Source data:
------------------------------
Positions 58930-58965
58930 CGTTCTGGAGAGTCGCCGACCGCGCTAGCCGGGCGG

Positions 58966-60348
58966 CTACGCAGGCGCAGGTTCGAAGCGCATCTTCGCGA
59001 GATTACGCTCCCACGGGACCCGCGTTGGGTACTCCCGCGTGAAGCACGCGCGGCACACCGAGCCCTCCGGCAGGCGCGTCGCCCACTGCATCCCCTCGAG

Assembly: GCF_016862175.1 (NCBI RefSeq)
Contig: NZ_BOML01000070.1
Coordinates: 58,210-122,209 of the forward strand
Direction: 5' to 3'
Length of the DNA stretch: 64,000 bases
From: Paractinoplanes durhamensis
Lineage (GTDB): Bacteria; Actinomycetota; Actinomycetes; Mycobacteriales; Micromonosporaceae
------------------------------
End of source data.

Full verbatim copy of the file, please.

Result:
Positions 58930-58965
58930 CGTTCTGGAGAGTCGCCGACCGCGCTAGCCGGGCGG

Positions 58966-60348
58966 CTACGCAGGCGCAGGTTCGAAGCGCATCTTCGCGA
59001 GATTACGCTCCCACGGGACCCGCGTTGGGTACTCCCGCGTGAAGCACGCGCGGCACACCGAGCCCTCCGGCAGGCGCGTCGCCCACTGCATCCCCTCGAG

Assembly: GCF_016862175.1 (NCBI RefSeq)
Contig: NZ_BOML01000070.1
Coordinates: 58,210-122,209 of the forward strand
Direction: 5' to 3'
Length of the DNA stretch: 64,000 bases
From: Paractinoplanes durhamensis
Lineage (GTDB): Bacteria; Actinomycetota; Actinomycetes; Mycobacteriales; Micromonosporaceae